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Tagging: Meteorologic Station

Meteorological monitoring networks are often operated by government agencies, but there is also an increasing number of stations operated by private agencies or even by hobby-meteorologists. The focus here lies on government monitoring networks.

Locating stations

Government stations can often be found near government facilities such as schools, government and infrastructure facilities, airports etc. WMO recommends to conduct temperature measurements above cutted grass with no close significant thermal radiation sources (sealed ground such as concrete or asphalt, glass facades, heating facilities, cars and trucks) nearby. Often stations can be found at open spots with grass surface a bit away from other facilities. Often stations have a fence around them, which is visible on the aerial imagery.

It is sufficient to mark the station as point matching the Stevenson screen, which is visible as big white spot on the aerial image.

Mandatory Tags

These tags are essential to define this station as monitoring the weather.

Important Tags

If known, these tags should definitely being added as they add valuable information.

  • name=* - stations normally have the name of the city/town or facility (airport) where they are located, this name should be always in the country's language and alphabet (e.g. Палић for Serbian station 13067)
  • int_name=* - provide a transliteration/romanization for name=* if necessary (e.g. Palić for Палић), in addition add a proper name:lang_translit tag to specify the transliteration scheme used (see also Multilingual_names)
  • ref:wmo=* - WMO associates a unique id to each registered station (e.g. 11035). To each country a range of ids is allocated. This id makes it possible to map transmitted weather data to a particular station.
  • ref=* - if no ref:wmo is available, other identifiers used to associate data with the station.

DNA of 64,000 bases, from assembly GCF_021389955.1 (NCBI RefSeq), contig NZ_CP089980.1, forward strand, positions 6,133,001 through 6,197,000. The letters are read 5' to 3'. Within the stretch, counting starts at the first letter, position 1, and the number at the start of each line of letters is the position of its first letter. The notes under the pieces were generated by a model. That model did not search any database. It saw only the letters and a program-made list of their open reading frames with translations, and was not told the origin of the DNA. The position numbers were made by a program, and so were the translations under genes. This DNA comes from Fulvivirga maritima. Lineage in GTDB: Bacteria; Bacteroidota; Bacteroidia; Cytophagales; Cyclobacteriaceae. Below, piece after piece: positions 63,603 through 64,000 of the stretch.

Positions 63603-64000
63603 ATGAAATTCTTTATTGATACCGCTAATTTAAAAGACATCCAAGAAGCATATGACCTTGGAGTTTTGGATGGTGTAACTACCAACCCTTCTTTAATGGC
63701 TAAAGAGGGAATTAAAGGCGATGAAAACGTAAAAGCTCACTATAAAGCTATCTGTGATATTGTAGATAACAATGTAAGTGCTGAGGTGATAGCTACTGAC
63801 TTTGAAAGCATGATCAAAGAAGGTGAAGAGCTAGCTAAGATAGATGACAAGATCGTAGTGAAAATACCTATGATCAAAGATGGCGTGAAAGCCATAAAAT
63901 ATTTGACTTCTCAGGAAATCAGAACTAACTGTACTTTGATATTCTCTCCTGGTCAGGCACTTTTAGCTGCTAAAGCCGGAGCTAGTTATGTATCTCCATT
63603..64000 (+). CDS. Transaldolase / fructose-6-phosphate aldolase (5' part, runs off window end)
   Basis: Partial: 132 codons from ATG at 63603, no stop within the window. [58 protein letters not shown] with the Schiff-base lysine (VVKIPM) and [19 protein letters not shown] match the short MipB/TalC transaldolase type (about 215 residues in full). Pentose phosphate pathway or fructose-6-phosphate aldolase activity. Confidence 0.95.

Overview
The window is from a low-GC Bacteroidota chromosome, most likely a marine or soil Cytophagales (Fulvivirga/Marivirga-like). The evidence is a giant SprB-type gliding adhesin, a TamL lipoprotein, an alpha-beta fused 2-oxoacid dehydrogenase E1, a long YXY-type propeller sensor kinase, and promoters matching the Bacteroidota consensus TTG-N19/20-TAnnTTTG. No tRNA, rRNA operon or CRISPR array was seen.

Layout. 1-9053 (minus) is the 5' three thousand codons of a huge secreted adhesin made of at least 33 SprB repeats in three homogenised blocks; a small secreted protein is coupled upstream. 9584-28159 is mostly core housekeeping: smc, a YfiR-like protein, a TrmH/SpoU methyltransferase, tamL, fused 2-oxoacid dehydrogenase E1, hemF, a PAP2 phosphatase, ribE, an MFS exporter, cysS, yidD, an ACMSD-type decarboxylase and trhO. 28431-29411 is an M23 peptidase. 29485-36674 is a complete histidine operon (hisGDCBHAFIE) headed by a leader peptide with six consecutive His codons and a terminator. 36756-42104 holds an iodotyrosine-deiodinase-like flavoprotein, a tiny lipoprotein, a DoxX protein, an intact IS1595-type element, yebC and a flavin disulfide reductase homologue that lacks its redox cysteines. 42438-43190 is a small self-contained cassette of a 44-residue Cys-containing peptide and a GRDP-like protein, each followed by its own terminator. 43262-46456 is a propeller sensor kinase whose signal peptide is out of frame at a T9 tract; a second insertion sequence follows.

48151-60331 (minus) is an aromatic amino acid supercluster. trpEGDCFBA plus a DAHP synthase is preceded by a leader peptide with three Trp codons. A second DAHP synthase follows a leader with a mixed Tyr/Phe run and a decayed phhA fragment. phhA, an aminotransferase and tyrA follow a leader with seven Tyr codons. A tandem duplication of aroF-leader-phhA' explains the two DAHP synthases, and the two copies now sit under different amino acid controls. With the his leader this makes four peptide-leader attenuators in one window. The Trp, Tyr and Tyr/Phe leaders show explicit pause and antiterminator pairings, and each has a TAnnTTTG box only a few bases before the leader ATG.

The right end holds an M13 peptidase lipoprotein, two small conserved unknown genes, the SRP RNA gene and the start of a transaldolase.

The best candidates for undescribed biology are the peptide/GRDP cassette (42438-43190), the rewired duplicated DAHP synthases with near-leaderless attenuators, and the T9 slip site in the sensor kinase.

• ref:icao=* - ICAO associates a unique identifier to each airport (e.g. LOWW). The first two characters identify the region and often also the country. If the station is located at an airport this identifier should be added since METARs contain this identifier and this allows to map them to a particular station.
  • ele=* - elevation information helps in performing reducing pressure values to mean sea level for comparability (see Mean sea level pressure for details).
  • source=* - data sources differ in quality, especially in precision of coordinates, mentioning the source helps to judge the quality of the information. Source could be e.g.,, etc.

Note on callsigns: Some agencies use callsigns for their non-airport stations that mimic the ICAO codes. These should NOT be tagged with ref:icao=*. Instead another key ref:*=* should be used, if these callsigns need to be added. Often this is not necessary as they have only local importance.

Note on elevation information: Often station listings mention two different types of elevation information (WMO calls it Hp - elevation of the station - and Hha - ground elevation or altitude of aerodrome). Often the barometer is located within the Stevenson screen so the two values deviate only by few meters (as temperature is measured 2m above ground). Sometimes the barometer is somewhere else e.g. on the roof of a building, so there could be more deviation. For ele=* always the ground elevation (or Hha) should be used as this corresponds to the normal usage on OSM. However, for Mean sea level pressure the station elevation (or Hp) is required, so for this value the key ele:barometer=* could be used.

Note on sources: Information may come from different sources. For example, you may find the location of a station's Stevenson's Screen on Bing, get name, and ref:wmo from WMO, measured elevation with your GPS-device and got information about monitored variables from the national agency. While it should not get too complicated with source tags it may be worthwhile to identify the main sources of information. For this example source:position=Bing,, source:ele=survey, could be used. If you have one main source of information (e.g. national agency) just use source=* and add important source:*=* (e.g. for position) accordingly.

Helpful Tags

  • operator=* - mentioning the operating agency helps in classifying stations, abbreviations should be used
  • fixme=* - indicating necessary improvements, if data is missing or if position is not precise etc. (e.g. fixme=position if position is not exact).

Normally Unnecessary Tags

Generally, only as much information as is necessary should be added.

  • is_in=* - boundary information is nowadays well developed in OSM and so the software is able to check in which administrative regions a node lies. Some stations are not located within national borders (e.g. at sea platforms) and they should not be tagged with country names. Instead, the key operator=* can be used to specify which agency operates this station.